The company’s goal is to keep its loyal customers happy and part of that means having a link to the past. DeWalt’s new batteries — and this is true with many of the leading cordless tool manufacturers — are compatible with older tools of the same voltage.

“Batteries are not interchangeable by voltage,” says Castelino. “If you try to make a tool that fits multiple voltages, you’ll sacrifice ergonomics to a certain degree. We separate tools very purposefully. A 12-volt tool will be designed with a focus on ergonomics because it’s a smaller tool. A 20-volt will be designed with a focus on performance. We don’t want to compromise any attributes in either platform.”

DeWalt has recently introduced a combination dual port fast charger, model DCB103. One port charges 12- to 20-volt Max lithium-ion batteries, and the second charges the brand’s 7-2- to 18-volt nickel-cadmium, nickel-metal hydride and lithium-ion batteries.

“The new charger is a convenient solution for our customers to maintain battery power on the job site, whether they’re working with a slide- or tower-style battery pack. With 69 million 18-volt tower-style battery packs actively being used in the U.S. market, and rapidly growing, 12-volt Max and 20-volt Max systems, professionals are in need of a charger to perform efficiently on the jobsite. The new dual charger has the ability to support both tower-and slide-style battery packs simultaneously.”

Makita's 18-volt LXT lithium-ion multitool kit, model LXMT025.

Festool product manager Rick Bush says that with the exception of the company’s CXS version drills, all five of the company’s cordless drills can share batteries.

“As we look to extend our cordless offering later this year, we’ll be adding an impact drill that will also be running off existing battery technologies because there’s great value for the customer to be able to use an existing battery lineup. No one wants to have a different type of battery for every cordless tool they have. That’s usually why they stay within a brand,” says Bush.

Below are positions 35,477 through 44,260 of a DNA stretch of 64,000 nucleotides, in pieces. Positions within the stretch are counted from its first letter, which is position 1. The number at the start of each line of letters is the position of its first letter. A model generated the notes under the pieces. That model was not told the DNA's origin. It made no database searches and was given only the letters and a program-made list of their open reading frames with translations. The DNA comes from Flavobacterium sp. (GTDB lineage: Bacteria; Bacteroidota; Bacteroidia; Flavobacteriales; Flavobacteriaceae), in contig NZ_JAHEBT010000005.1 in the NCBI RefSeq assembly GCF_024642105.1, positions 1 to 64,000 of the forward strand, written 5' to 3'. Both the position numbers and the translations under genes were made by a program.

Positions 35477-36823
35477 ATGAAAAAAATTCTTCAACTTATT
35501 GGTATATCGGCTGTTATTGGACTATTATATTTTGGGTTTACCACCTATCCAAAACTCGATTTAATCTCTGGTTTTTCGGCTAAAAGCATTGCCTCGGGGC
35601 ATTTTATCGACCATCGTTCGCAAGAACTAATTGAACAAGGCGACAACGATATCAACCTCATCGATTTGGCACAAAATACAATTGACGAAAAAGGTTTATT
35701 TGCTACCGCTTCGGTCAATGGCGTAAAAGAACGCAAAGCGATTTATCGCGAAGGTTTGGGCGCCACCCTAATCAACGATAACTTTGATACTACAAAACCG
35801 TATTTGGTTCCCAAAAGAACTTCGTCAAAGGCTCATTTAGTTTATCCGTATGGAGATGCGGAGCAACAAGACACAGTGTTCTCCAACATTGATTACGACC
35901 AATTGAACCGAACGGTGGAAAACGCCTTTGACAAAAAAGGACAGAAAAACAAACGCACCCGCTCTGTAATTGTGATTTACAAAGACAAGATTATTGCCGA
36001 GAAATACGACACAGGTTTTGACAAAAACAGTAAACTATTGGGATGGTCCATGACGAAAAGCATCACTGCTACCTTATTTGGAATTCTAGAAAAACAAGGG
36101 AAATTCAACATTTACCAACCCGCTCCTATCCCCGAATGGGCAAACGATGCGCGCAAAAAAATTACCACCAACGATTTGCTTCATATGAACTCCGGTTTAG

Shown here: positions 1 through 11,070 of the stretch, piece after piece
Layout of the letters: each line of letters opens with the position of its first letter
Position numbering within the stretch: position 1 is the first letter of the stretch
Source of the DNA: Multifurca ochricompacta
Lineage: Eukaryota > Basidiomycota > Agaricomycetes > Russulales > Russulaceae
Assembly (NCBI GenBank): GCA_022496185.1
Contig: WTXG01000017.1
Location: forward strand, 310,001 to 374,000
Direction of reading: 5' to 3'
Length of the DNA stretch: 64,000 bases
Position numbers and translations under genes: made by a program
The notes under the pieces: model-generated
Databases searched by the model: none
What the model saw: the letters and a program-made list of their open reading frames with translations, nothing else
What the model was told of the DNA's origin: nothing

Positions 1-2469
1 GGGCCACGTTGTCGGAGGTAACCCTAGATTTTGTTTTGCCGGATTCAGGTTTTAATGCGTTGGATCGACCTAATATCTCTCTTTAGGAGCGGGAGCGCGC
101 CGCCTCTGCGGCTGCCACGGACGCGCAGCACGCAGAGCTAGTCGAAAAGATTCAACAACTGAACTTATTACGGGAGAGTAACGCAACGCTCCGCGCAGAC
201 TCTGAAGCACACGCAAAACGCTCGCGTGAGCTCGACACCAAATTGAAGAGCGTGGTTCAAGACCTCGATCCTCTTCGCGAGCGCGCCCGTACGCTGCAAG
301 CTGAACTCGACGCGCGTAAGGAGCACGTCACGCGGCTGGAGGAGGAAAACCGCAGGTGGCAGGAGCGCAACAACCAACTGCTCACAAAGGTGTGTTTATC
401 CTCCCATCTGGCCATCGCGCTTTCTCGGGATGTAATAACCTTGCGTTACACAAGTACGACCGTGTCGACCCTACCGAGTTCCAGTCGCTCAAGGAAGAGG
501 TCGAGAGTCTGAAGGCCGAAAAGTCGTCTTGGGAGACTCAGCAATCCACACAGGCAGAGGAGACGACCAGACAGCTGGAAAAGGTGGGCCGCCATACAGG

Bush says he’s noticed a series of ‘voltage wars’ through the years, with preferences going up and down the 12- to 18-volt range. He says Festool customers are more partial to the 12-volt tools because of size and weight.

“Battery technologies have plateaued in terms of chemistries. There haven’t really been any huge advances in lithium-ion technology,” say Bush. “It’s a blessing that power tools have become so much lighter. Brushless motors are becoming popular because the technology used to be extremely expensive, technically difficult to work with and really not feasible because it’s a hard sell for manufacturers. But for the future for power tools, these will be lighter, more durable, and run longer on a charge.

Bush says Festool will be launching a brushless-motor jigsaw very soon.

Porter-Cable's 18-volt oscillating tool, model PC18BLX.

Festool has recently introduced the Syslite, a portable work lamp with six 3-watt LED lights, powered by a long-lasting internal battery. Each charge lasts up to four hours, according to Bush. “It’s extremely robust, which is what you would expect from a work light for a job site. It’s quite large so it can light up a whole room or help you see inside a cabinet. Its design has a 170-degree diffusion of light.”

Hitachi Power Tools has added an 18-volt lithium-ion impact driver with a brushless motor, model WH18DBDL. It measures about 6” in length and weighs 3.7 lbs. It features a digital control panel, allowing users to select the speed and operate the LED worklight. The company says its new charger for brushless tools, model UC18YRSL, will refresh 14.4- and 18-volt lithium-ion slide-type batteries in about 45 minutes or less.

Makita has expanded its line of 18-volt LXT lithium-ion brushless tools with an imp act driver, model LXD708, which delivers up to 2,500 rpm for a wide range of applications. It measures 5-1/2” long and weighs 3.4 pounds. Other features include an LED worklight, belt clip that attaches to either side of the tool, and rubber grip.

The company also has a new 18-volt LXT lithium-ion multitool kit, model LXMTO25, with 14 cutting and sanding accessories.

Porter-Cable has a new 18-volt oscillating multitool, model PCC501B, compatible with the brand’s lithium-ion and nickel-cadmium batteries.

The Bosch 18-volt lithium-ion 3-1/4" planer.

“When we spoke to users they really appreciated the versatility of using the oscillating multi-tool for many different applications, but they also expressed their frustration with a lack of run time,” Porter-Cable group product manager Wil Granger says. “With our customers’ frustrations in mind, we are launching an 18-volt cordless oscillating tool under $200. This tool is designed to meet the needs of professionals and help provide increased productivity on the job site with longer runtime per charge.”

This article originally appeared in the August 2012 issue.